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2020-02-27  |   Editor : houxue2018  

The great tsunami in Richard Bay, Alaska, USA

Richard Bay on the eastern coast of the Pacific Ocean at the southern tip of Alaska is a small bay with a depth of less than 11 km and a maximum width of 3.2 km. At 10:00 pm on July 9, 1958, the largest tsunami in history occurred, with huge waves reaching 525 m. Wherever the tsunami struck, dense forests, thick grass and soil were swept away. The earth's surface became bare and desolate, and even the embracing trees were twisted from their roots. The largest tsunami in history was caused by a sudden movement of the Fuyawei fault in the depths of Richard Bay around 10 pm on July 9, which triggered a landslide on the cliff at the end of the Bay and a large number of rocks plunged into the sea.

The great tsunami in Chile

On May 22, 1960, at 03:12 pm, a strong earthquake of magnitude 8.6 occurred along the Pacific coast in central Chile, causing a decline in the seabed , then leading to a great tsunami. Waves of up to 25m pushed a near-vertical wall of water towards the shore and then back out to sea, back and forth several times, sweeping away countless houses in coastal areas, destroying docks, pushing ships ashore and killing 1,000 people. Meanwhile, waves traversed the Pacific at 650 km/h. Waves were recorded at various heights as follows: in Hawaii Islands was 10.5m, Oceania was 6 to 9m, Japan and the former Soviet Union were 6.5m, the United States was 3.5m, Aleutian Islands was 3m, New Zealand was 2m, the rest of the Pacific was 1 to1.5m. This is a relatively complete tsunami recorded in recent years, also the most harmful tsunami in the world due to the sharp decline of the seabed.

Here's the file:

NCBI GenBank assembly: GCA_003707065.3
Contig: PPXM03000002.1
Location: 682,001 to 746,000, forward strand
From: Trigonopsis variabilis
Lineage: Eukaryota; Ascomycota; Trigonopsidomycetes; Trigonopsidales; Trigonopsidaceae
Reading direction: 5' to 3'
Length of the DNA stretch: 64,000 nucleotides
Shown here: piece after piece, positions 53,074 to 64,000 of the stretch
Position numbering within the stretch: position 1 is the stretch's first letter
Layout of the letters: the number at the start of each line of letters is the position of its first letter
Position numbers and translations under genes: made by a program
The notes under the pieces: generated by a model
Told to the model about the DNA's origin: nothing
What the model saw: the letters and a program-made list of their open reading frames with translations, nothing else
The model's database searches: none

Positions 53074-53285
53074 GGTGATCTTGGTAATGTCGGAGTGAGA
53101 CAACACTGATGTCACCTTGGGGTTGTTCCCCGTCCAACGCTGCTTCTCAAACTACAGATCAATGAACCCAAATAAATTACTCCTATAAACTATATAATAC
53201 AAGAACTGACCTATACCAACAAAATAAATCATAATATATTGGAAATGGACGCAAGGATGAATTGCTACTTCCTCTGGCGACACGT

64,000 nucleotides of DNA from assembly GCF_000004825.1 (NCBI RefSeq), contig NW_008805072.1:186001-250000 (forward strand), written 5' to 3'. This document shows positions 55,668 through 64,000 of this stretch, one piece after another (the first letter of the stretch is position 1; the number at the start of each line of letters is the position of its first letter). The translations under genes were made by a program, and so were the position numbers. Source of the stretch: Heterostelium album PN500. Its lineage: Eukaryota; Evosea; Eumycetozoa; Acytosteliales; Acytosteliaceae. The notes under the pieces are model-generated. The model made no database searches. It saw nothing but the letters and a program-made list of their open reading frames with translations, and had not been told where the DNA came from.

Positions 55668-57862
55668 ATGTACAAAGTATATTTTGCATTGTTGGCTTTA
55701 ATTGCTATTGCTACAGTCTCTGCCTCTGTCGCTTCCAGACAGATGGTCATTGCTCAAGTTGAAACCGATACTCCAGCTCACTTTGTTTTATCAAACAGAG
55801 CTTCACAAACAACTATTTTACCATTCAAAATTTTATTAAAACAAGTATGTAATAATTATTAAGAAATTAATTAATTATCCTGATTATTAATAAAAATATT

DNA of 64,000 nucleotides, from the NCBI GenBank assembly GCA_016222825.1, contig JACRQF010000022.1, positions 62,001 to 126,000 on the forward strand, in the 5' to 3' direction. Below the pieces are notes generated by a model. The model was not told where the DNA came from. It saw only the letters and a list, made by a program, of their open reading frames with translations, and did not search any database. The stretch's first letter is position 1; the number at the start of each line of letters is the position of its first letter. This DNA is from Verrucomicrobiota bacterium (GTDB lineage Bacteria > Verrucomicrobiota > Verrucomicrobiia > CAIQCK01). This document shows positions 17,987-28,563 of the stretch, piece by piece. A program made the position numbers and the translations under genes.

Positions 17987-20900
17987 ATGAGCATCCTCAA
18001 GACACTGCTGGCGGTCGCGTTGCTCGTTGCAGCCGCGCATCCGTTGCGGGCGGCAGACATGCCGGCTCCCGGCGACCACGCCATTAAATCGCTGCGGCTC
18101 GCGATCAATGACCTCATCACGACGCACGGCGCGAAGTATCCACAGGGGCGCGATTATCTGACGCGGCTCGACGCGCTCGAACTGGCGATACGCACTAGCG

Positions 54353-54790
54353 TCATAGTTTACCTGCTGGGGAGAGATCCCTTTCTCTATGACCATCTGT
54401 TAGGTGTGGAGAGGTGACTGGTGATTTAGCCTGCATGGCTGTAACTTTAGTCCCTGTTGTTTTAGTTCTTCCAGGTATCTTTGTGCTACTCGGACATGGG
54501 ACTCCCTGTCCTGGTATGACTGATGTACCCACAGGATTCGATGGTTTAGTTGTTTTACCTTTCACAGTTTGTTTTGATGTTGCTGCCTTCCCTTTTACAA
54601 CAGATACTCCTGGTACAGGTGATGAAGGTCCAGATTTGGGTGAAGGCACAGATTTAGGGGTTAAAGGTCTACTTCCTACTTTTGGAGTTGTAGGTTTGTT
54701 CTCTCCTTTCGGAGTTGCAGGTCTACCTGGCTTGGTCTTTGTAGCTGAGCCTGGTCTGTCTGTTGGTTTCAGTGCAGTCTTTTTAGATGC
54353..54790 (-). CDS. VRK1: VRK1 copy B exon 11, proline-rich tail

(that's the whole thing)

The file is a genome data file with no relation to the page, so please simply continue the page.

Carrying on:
Although the local people had been warned of the tsunami 5 hours in advance, when the tsunami wave arrived at Harbor Heiro on the west coast of the Hawaiian Islands after 15 hours. The 10-meter- high wave caused great damage to the downtown area, breaking the breakwater, flooding about 2 k㎡ of land and almost completely destroying a large part of the downtown area of helo port, cars, houses and machines were in ruins, causing 61 deaths and 282 injuries.

The waves continued to move westward for about 8 hours, reaching Japan, 15,000 km away from Chile, scouring the Pacific coast of Honshu and Hokkaido, destroying harbors and wharf facilities. In Iwate County, the waves pushed the big fishing boats up to a wharf 2.4m above sea level and fell between the ruins of houses 46 m above sea level. Only along the coast of Sanriku, 119 people were killed, 20 were missing, hundreds of homes were washed away or destroyed, and 2,830 homes were displaced. A total of 800 people were killed by the tsunami and 150,000 people were homeless in Japan. In Kamchatka, the former Soviet Union, for the first time since records began, the area was affected by tsunamis caused by earthquakes in the southern hemisphere.

The tsunami disturbed the vast waters of the Pacific Ocean and did not calm down until a week later. It could be seen that the tsunami had a wide range of impact and great harm, which is really rare.

The great tsunami in Valdez Bay, Alaska, USA

On March 28, 1964, a large tsunami occurred in the Valdez Bay in southern Alaska, USA. The tsunami wave in the Bay reached more than 30 m. At the top of the bay, when the wave crest rolled back, the huge wave reached more than 50 m, more than 20 m when arrived at Kodiak Island. The reason of the tsunami was the 8.4 magnitude earthquake caused by fault activity in Alaska on the evening of March 27. It was the largest earthquake ever recorded in North America, causing shoreline changes and massive undersea movement, which triggered the tsunami. Alaska was the worst hit country with more than 130 people killed and property losses of about $540 million. The tsunami affected the Pacific coast of the Americas, Hawaii and Japan, and even the Antarctic with varying degrees of damage. The coastal town of California in the United States was almost completely destroyed by 9 m waves.

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  • 1 Precautions for tsunami escape
  • 2 Rescue measures to tsunami victims
  • 3 Extended Reading(1)
  • 4 Extended Reading(2)
  • 5 Extended Reading(3)